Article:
Most PPC managers have to report to someone. This could be clients, a direct supervisor, or upper management of their company.
For many PPC professionals, these reports/updates take place over the phone. So how can you get the most out of client and/or upper management meetings – whether they are over the phone or in person?
I’ve been managing PPC campaigns for about six years. During this time I’ve hosted more client calls than I can count. Many of these have been great, productive calls. Unfortunately, some of them I wouldn’t consider to be so stellar.
Productive Client Calls: What Works
You can define a “successful” PPC call/meeting as the following:
- Productive: Meetings and meeting preparation take time. You have to make sure that everyone’s time is spent wisely and that every meeting is productive. Focus on performance trends, any issues or concerns, and upcoming strategies. When everyone walks away from the meeting they should feel like it was time well spent.
- Positive: Meetings should be a positive event for everyone. If anyone walks away discouraged or disappointed, then the meeting has failed. Good meetings are where issues are discussed and a plan-of-action is determined. When everyone walks away from the meeting they should feel as if they have been given direction and they are ready to get started.
The people in your meeting are extremely busy. Your meeting, while important, may be one in a long line of meetings they have on a given day.
Here are 12 tactics to ensure that you have a successful PPC call/meeting:
1. Invite the Right People
Don’t waste anyone’s time by inviting them to a meeting that isn’t necessary for them to attend. Make sure you invite decision makers and the individuals who absolutely need to know what is happen with your SEM efforts.
2. Start on Time, End on Time
This should go without saying. If you’re running the meeting, then take responsibility and make sure it runs on schedule.
3. Determine Your Objectives
Do you even need to have a meeting? If you aren’t sure why the meeting is even happening, then you may not need to have it. However, if all signs point to yes – then you need to have objectives for the meeting. Don’t just focus on topics: what should everyone get out of the meeting?
4. Pull all Statistics in Advance
Preparation is key for any successful meeting. Don’t show up without spending ample time reviewing your recent performance.
Try to anticipate the questions/concerns that may arise during the meeting. However, you can’t predict every question that will be asked, so don’t be afraid of saying, “I don’t know,” – followed up with, “But I’ll find out and follow up.”
5. Provide Statistics and Analysis
Pulling stats is important but equally (or even more important) is analyzing the data and providing insight. Your client/boss doesn’t just want stats – they want to know what they mean for the business.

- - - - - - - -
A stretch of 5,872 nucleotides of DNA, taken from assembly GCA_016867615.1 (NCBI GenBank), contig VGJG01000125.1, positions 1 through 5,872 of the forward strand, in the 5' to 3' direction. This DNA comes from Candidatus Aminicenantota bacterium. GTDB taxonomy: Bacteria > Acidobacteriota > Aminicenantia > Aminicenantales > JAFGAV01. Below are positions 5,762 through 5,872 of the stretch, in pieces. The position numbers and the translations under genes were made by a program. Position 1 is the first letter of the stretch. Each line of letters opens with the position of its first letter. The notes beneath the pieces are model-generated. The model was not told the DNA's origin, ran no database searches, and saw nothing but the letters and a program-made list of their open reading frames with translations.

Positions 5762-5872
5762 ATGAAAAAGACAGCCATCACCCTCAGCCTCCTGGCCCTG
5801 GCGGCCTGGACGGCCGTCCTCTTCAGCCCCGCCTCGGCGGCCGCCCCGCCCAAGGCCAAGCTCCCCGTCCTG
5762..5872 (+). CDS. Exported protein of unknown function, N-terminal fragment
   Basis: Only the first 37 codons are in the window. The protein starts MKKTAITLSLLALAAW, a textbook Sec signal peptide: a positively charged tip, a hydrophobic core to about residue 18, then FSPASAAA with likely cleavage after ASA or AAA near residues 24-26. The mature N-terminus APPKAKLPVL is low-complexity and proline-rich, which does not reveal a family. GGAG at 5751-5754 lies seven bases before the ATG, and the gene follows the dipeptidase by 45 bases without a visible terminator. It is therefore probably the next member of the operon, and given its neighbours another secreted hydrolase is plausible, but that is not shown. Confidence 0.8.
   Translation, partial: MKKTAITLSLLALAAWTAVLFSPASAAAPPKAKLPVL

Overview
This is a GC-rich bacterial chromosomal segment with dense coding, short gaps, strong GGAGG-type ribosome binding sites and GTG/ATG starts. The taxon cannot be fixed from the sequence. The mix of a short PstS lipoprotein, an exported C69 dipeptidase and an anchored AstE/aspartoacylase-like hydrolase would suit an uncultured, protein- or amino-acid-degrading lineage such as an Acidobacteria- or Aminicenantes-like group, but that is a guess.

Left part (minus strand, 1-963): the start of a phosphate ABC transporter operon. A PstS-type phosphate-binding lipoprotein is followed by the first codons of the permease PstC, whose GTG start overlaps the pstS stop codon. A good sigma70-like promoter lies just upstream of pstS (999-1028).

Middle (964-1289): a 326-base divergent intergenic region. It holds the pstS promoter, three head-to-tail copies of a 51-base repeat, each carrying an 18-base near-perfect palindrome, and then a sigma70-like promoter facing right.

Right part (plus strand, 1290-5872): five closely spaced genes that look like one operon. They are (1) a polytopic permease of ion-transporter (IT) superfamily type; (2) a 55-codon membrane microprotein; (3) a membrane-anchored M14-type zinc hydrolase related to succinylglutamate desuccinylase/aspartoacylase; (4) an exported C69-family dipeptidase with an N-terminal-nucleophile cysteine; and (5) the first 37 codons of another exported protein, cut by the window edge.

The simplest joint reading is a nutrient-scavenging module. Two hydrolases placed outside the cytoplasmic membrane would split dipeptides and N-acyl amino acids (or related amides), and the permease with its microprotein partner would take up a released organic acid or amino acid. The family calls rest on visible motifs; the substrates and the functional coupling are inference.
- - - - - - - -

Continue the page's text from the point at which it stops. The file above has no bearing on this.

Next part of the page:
6. Create an Agenda
Always know what you’ll discuss in the meeting ahead of time. This goes hand-in-hand with knowing your objectives.
Create an agenda before the meeting and at least an hour before the meeting starts, send an email to everyone who is attending. This way all of the attendees know what will be discussed.
7. Prioritize Topics
Don’t spend the first half of the meeting going over less-important topics. Make sure that the most important topics are at the top of your agenda. This way, if you run out of time (by making sure the meeting ends on time) - these secondary topics may be discussed during the next meeting or even over email.
8. Communicate Clearly
This is the most deceptively difficult tactic on the list. It takes practice to communicate clearly. One way to enhance your clarity is to review your agenda a few times before the meeting.
9. Ask for Feedback
Before closing out any topic on the agenda, ask again if anyone has any questions, comments, or concerns before moving on. Someone may have been thinking of something but not spoken up yet. This will help close each topic as you move through the agenda.
10. Review Takeaway Tasks
At the end of each meeting always review the takeaway tasks. Review what you will accomplish as a result of this meeting – and also what others need to complete as well. If you really want to be a superstar, send out the task list for everyone when you finish the meeting.
11. Keep it Short
I think I’m allergic to long meetings. They make me drowsy, distracted and irritable.
Meetings kept under 30 minutes tend to be the most productive. Once you hit that 40 minute mark, everyone starts to lose steam – though there are exceptions to this rule.
Sometimes meetings just have to run long. If there is a topic that needs to be discussed and it’s taking longer than expected, don’t cut it off just to keep the meeting short. However, do your best to keep things moving and end on time.
12. Utilize Repetition
Once you’ve determined a meeting format that works for you and your client/supervisor, stick to it. Get in a groove. Just like any repetitive task, the more you do it the better you’ll get and everyone will know what to expect.
For PPC managers, hosting awesome meetings/calls is mission critical. This is your chance to control the conversation and make sure that the powers-that-be understand what is happening with your PPC campaign.
Communicating the successes and challenges of your SEM efforts is just as important as any ad writing, keyword research, or quality score optimization strategy. By implementing these tactics, you’ll be well on your way to hosting productive, positive meetings!
Many of SEW's leading expert contributors will be at ClickZ Live, the new online and digital marketing event kicking off in New York (March 31-April 3). Hear from the likes of: Thom Craver, Josh Braaten, Lisa Barone, Simon Heseltine, Josh McCoy, Lisa Raehsler, Greg Jarboe, Dan Cristo, Joseph Kerschbaum, John Gagnon, Eric Enge and more!